If you read nothing else in recent news about the fight against coronavirus, read the Newsweek column from Thursday by a leading epidemiologist at Yale University, Harvey A. Risch headlined, “The Key to Defeating COVID-19 Already Exists. We Need to Start Using It.”
It might save your life.
“Tens of thousands of patients with COVID-19 are dying unnecessarily. Fortunately, the situation can be reversed easily and quickly,” Risch wrote, and he detailed exactly why.
It’s about the most current scientific evidence that hydroxychloroquine, also known as HCQ, is safe and effective for many COVID-19 victims when used with the right combination of other drugs, particularly for high-risk patients who are treated early.
For the sake of high-risk patients, for the sake of our parents and grandparents, for the sake of the unemployed, for our economy and for our polity, especially those disproportionately affected, we must start treating immediately.
Only if you follow national news on coronavirus have you already read about Risch’s article. It has been republished elsewhere there and widely quoted.
But not in Illinois, and most Illinoisans undoubtedly are unaware of the latest science on hydroxychloroquine that Risch summarized. Most folks get their news by a cursory glance at headlines, a few chosen stories and maybe an evening local TV program.
Search Illinois media sources and you will find that almost all reporting on hydroxychloroquine is at least 45 to 60 days old. At the time, the drug was being dismissed as ineffective based on studies that have turned out to be defective, for reasons Risch describes.
Worse, on Friday the Chicago Tribune published an exceptionally dishonest and irresponsible New York Times article that claims no value in HCQ and entirely ignores the most recent scientific evidence Risch wrote about.
And the last word on HCQ from the State of Illinois was on April 19 when Governor JB Pritzker said he would not prohibit doctors from prescribing it for COVID19, but that there was no evidence that it is effective.
HCQ “is being overused without a lot of testing to back it up."
“I don’t disagree that it shouldn’t be used off brand unless you really know that it works and right now we just don’t know that it works,” he said.
Pritzker and the Illinois Department of Public Health should update that to present the current research.
Another reason HCQ hasn’t been widely used are concerns earlier expressed that it could cause heart problems.
But I was recently contacted by a leading Chicago area physician and researcher, Chad Prodromos, who has found no evidence of that. He suspected that concern was unfounded based on his familiarity with HCQ, which has been widely used for decades for other purposes, so he dug into it.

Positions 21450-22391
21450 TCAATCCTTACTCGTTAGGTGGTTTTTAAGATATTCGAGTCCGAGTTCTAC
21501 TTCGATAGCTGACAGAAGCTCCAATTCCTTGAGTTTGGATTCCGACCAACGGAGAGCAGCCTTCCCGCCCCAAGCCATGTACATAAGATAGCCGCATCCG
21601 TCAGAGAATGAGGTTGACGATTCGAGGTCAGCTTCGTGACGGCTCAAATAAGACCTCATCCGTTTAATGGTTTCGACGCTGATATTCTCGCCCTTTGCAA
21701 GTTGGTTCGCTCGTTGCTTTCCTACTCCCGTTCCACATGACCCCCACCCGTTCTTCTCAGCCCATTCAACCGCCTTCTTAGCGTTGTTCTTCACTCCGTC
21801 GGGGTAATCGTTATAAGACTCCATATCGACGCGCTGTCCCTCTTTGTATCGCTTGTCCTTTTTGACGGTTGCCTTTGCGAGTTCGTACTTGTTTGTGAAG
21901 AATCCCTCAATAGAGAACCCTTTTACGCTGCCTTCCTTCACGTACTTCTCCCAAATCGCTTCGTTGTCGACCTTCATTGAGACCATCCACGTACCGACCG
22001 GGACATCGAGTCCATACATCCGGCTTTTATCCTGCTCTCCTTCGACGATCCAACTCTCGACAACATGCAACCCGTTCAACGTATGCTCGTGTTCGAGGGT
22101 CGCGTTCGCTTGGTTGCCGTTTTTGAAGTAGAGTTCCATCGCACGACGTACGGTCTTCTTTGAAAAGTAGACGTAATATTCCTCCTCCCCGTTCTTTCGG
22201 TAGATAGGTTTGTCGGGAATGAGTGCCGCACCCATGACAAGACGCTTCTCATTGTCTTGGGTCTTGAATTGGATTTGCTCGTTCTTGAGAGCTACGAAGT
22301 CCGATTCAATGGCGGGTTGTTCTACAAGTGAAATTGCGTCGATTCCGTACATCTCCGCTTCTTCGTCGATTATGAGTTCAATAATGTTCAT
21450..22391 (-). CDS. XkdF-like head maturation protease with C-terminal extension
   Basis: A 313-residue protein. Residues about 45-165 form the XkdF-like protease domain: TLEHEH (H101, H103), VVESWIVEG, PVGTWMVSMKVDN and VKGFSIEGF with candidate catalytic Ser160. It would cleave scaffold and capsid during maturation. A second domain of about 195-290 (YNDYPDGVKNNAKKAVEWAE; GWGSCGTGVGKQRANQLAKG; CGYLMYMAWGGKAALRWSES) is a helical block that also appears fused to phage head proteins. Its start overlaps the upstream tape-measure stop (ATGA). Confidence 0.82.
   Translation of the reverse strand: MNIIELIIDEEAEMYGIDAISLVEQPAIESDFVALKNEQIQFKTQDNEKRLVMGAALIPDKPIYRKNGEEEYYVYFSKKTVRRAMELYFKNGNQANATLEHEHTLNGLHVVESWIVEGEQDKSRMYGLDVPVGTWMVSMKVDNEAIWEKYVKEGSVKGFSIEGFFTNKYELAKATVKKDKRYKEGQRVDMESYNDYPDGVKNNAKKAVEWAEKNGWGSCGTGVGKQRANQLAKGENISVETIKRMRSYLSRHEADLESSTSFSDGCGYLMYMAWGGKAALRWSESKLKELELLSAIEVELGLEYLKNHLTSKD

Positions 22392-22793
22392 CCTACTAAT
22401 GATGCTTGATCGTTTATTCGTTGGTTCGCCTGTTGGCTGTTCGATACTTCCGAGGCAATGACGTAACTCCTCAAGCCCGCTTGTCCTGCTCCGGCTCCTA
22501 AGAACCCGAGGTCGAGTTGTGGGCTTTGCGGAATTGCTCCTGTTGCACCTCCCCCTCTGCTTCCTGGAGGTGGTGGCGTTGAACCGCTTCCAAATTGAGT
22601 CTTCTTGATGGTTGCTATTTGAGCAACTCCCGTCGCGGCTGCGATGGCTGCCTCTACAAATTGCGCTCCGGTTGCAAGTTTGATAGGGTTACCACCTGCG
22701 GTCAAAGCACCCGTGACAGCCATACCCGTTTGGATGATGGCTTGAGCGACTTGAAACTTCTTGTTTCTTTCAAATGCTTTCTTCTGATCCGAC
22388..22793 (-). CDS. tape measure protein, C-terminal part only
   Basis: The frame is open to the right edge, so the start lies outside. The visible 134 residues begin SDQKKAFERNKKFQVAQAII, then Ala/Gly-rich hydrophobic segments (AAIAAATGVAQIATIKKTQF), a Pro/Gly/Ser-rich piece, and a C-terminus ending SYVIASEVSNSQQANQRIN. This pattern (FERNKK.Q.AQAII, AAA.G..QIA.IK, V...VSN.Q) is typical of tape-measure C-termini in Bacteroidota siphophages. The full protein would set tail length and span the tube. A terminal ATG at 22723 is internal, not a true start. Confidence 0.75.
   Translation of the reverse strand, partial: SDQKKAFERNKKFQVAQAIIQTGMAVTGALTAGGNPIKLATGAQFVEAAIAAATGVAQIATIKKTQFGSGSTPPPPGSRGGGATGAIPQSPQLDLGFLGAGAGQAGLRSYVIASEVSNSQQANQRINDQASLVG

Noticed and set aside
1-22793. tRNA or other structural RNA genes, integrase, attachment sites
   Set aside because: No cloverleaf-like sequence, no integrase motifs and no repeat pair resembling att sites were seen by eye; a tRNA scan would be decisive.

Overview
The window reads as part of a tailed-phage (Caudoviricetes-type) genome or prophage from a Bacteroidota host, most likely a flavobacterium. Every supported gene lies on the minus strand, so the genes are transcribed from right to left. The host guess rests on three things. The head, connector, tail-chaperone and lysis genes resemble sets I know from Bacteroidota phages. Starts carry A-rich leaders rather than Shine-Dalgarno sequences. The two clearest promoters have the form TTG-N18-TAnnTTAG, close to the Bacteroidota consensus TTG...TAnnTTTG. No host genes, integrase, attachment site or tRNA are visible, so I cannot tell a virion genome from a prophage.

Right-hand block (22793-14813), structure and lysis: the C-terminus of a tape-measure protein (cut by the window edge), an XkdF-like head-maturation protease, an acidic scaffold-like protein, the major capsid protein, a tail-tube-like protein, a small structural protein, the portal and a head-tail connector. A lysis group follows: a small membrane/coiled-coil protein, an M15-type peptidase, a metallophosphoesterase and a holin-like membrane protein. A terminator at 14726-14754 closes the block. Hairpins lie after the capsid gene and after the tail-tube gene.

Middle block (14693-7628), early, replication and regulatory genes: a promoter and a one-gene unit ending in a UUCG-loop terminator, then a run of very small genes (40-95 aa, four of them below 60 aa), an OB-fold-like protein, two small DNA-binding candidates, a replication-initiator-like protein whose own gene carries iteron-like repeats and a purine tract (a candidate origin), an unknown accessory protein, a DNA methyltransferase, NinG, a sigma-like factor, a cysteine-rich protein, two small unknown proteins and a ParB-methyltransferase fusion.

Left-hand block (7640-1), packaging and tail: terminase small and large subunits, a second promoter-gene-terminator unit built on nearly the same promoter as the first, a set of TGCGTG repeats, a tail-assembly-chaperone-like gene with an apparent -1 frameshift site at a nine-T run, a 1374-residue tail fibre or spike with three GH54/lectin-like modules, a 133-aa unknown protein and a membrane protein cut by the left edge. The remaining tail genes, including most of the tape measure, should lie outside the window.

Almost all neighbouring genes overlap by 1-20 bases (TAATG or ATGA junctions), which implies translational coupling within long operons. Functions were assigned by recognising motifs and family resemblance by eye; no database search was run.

Dr. Chadwick Prodromos
The unfounded concern was costing lives, he told me, so The FOREM, a non-profit research foundation he founded, performed a thorough, systematic review of the relevant peer reviewed literature on the issue. They found no evidence of any material cardiovascular risk.
They further discovered, to their surprise, that numerous recent high quality studies have uniformly shown that HCQ is actually quite protective to the heart. A radio interview of Prodromos on his study is here.
Risch’s article also refutes cardiovascular concerns about hydroxychloroquine.
The biggest reason hydroxychloroquine has been dissed is that it has been politicized. It’s perhaps the saddest chapter yet in the politicization of science. President Trump hyped HCQ early, so many national and local pundits immediately ridiculed it. From Risch’s article:
I believe this misbegotten episode regarding hydroxychloroquine will be studied by sociologists of medicine as a classic example of how extra-scientific factors overrode clear-cut medical evidence. But for now, reality demands a clear, scientific eye on the evidence and where it points.
Look, I don’t care what you think of Trump. Cheer him if you want for promoting HCQ early, or shame him for doing so before he had the evidence for it. Just get the damn politics out of it and report the science pro and con.
And if you’re in the high risk group that may be helped by HCQ, get diagnosed fast if you think you may have the virus and consider using the drug with a doctor’s consultation.
Nor am I making any firm claims about HCQ’s efficacy or risks. That’s for the experts to sort out – and for you and your doctor if you get infected.
The sole point for now is just that the latest findings on hydroxychloroquine have not yet been told to Illinoisans, and that’s putting lives at risk.